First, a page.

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Research on novel cements to reduce CO2 emissions

‘Concrete is likely to continue to be the primary volume construction material for most structural applications and its use is likely to grow in future. Portland cement (PC) and blended PCs are currently the only economic binders for concrete that can match the performance and durability requirements under the wide range of conditions to which concrete is exposed.

Cement manufacture produces large amounts of CO2 due to energy use and the calcination of CaCO3. Cement manufacture consequently accounts for about 5% of total global anthropogenic CO2 emissions.

The pressure to reduce energy consumption and CO2 emissions during cement manufacture has led the industry to increase the extent to which Portland cement clinker is substituted in conventional cements by other ingredients that are currently approved for standard production, such as ground granulated blastfurnace slag (ggbs), pulverised-fuel ash (pfa or fly ash), natural pozzolans and limestone. However, there have until recently been few serious attempts to develop novel cements based on alternative clinkers with intrinsically lower energy requirements and CO2 emissions on manufacture than conventional Portland cement clinkers.

This report summarises work on cements based not on C3S (the major phase in PC) but instead on C2S as the major phase, with  C4A3$ (calcium sulfoaluminate or ye’elimite) and C4AF (ferrite) as the other two principal phases. It specifically focuses on the LafargeHolcim-patented Aether† cements as an example of this type of cement. These cements can be made from conventional raw materials, in existing industrial installations and offer similar performances to CEM I (ordinary) PC, but with 25–30% lower CO2 emissions.

The work summarised in this report was funded under the EU LIFE+ and SILC programmes to assess the performance and durability of Aether concrete. It has shown that good-quality concretes can be made using a range of different batches of Aether cement. Specimens have been prepared to allow testing to continue over a number of years. To date, durability data for up to two years have been recorded.  Results have shown the following:

  • Good-quality concretes can be prepared using Aether cement. The compressive strength of Aether concretes at lower water:cement (w/c) ratios at least matches that of otherwise equivalent PC concretes at test ages of up to two years.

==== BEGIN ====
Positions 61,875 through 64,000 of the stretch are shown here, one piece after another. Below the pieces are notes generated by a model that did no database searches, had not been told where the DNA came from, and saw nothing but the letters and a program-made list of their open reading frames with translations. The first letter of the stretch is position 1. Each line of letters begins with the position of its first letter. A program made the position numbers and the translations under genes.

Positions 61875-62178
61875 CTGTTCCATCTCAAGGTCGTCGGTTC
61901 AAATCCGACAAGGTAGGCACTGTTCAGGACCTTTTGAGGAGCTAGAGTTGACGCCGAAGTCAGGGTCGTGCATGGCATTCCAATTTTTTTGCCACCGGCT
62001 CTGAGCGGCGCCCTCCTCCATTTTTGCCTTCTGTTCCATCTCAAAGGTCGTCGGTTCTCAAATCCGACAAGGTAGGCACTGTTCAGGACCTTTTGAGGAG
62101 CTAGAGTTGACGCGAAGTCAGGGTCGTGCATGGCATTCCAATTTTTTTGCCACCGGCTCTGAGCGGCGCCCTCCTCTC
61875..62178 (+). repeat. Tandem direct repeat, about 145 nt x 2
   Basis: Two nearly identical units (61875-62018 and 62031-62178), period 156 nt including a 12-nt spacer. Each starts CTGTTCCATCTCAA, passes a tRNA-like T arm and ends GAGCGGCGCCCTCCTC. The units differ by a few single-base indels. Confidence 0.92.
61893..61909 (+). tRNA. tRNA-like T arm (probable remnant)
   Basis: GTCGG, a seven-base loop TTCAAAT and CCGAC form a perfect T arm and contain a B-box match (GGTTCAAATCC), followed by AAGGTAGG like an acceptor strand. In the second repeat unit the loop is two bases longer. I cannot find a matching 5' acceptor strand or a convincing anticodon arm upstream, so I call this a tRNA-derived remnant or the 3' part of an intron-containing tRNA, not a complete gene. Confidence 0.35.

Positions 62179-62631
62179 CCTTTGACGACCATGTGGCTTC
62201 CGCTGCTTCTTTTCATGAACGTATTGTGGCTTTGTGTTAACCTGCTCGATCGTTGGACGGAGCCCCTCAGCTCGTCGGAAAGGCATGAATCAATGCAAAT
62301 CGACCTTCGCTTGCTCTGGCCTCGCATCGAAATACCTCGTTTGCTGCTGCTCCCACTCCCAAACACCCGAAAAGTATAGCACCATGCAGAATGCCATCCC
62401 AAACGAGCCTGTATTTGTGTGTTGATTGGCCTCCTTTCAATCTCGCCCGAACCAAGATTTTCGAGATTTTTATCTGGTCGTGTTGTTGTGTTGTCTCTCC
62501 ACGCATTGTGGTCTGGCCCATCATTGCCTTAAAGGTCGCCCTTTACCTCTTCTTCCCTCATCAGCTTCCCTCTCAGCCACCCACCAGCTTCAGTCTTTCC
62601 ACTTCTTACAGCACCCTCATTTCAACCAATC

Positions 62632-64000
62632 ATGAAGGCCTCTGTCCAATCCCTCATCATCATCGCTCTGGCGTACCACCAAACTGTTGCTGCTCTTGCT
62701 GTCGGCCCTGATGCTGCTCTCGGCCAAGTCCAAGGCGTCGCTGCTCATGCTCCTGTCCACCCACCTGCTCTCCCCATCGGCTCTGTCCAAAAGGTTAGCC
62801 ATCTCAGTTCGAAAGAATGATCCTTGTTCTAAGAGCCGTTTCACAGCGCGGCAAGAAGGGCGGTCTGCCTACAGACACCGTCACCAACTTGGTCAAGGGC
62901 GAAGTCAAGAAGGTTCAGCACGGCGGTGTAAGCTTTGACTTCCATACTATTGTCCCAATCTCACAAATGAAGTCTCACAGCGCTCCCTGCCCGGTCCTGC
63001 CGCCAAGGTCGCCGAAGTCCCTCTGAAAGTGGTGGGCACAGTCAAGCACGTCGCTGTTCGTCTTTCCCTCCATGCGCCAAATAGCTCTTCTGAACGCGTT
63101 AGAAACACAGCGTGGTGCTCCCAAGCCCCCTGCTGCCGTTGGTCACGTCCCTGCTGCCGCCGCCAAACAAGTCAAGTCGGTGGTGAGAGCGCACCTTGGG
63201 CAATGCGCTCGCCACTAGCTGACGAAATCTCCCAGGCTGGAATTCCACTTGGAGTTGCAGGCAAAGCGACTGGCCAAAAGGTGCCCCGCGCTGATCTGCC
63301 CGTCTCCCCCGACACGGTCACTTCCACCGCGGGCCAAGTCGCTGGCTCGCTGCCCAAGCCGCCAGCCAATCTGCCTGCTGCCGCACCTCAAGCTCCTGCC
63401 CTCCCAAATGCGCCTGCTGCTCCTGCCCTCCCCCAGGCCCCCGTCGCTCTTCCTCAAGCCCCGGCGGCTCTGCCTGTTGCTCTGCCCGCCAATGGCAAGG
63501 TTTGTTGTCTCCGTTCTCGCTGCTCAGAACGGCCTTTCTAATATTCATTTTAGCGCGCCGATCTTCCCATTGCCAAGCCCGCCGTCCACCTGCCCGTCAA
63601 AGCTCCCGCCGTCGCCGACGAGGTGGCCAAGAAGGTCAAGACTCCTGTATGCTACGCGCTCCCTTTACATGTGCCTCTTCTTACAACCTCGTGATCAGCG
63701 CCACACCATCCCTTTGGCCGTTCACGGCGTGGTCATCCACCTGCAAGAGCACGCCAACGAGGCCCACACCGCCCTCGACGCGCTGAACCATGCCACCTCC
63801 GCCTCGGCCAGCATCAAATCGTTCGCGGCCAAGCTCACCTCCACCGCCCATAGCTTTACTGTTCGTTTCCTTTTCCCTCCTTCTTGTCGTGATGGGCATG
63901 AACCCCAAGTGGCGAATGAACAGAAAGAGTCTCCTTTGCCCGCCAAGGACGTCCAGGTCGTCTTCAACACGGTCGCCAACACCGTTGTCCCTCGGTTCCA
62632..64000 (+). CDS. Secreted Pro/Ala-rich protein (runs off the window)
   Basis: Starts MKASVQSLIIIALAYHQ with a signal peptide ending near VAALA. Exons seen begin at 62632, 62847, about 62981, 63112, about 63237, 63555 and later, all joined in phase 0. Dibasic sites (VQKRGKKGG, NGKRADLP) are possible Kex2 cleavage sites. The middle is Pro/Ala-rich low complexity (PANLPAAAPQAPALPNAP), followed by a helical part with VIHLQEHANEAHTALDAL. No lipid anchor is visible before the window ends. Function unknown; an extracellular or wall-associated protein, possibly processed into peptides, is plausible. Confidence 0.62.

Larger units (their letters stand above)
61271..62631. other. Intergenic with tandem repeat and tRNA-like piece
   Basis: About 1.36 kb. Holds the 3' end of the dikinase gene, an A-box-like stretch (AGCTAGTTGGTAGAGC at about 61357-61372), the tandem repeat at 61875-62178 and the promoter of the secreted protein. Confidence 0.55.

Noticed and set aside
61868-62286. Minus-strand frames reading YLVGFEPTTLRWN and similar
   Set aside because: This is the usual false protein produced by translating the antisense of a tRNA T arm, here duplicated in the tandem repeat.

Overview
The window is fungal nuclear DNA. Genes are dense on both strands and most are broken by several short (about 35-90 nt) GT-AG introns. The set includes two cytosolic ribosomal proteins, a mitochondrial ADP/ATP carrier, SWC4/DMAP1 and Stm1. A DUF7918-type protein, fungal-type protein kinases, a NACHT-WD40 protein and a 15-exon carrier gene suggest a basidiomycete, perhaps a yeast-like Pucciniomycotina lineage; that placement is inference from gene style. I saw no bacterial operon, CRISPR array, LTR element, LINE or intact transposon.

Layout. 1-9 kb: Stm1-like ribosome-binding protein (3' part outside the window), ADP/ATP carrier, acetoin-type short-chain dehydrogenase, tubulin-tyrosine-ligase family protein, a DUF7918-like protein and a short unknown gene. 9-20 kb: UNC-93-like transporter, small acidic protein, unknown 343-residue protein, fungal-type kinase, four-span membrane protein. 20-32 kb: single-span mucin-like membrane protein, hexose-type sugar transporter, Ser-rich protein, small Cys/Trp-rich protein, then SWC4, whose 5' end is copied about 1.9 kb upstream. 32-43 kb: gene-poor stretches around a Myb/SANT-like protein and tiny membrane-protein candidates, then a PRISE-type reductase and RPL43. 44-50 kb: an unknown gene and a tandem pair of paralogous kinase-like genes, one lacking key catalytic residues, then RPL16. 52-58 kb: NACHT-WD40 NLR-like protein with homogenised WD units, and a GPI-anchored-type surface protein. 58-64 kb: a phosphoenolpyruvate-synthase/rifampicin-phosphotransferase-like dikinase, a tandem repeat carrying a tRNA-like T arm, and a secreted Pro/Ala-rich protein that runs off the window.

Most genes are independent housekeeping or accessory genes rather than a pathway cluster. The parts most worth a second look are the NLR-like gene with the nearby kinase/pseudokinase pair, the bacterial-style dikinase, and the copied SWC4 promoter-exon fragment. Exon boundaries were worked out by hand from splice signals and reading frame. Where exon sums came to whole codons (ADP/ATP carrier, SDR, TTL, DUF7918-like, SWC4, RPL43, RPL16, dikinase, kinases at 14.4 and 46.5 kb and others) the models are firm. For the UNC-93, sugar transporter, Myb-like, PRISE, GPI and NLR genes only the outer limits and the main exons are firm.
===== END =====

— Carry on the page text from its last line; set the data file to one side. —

• The dimensional stability of Aether concretes stored in water at 5ºC and 20ºC is comparable to that of otherwise equivalent PC concretes at test ages of up to two years.
  • Aether concretes stored in air at 20°C show less drying shrinkage than equivalent PC concretes.
  • Aether concretes have not shown signs of deterioration on exposure to sulfate solutions over two years of exposure. Otherwise equivalent PC concretes show significant deterioration on exposure to sulfate solutions.
  • Aether concretes deteriorate on exposure to citric acid solution. However, the rate of deterioration to these extremely aggressive conditions is comparable to that of otherwise equivalent PC concretes. In both Aether and PC concretes, acid resistance increases with concrete quality and curing.
  • Whilst the carbonation front in Aether concretes is less well defined than in PC concretes, the rate of carbonation of Aether concretes appears to be higher than that of otherwise equivalent PC concretes stored in similar conditions. Further tests will be required to assess if there is any impact on the corrosion of embedded reinforcement.
  • The gas permeability and chloride diffusion coefficient of Aether concretes are lower than those of otherwise equivalent PC concretes. These results are consistent with Aether concretes being durable, although other factors (such as exposure environment and mix design) need to be taken into account.
  • A number of large reinforced concrete elements have been produced using Aether concretes. The elements were of good quality and will be stored on the BRE exposure site at an inland location in southern England to allow ongoing monitoring of performance.
  • Specimens have been prepared to assess the susceptibility of Aether concretes to deterioration as a result of alkali– silica reaction (ASR) or delayed ettringite formation (DEF). Data available to date have not indicated a susceptibility to these processes, although the tests need to be continued over a longer period before conclusions regarding durability can be made.’


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†Aether is a registered trademark.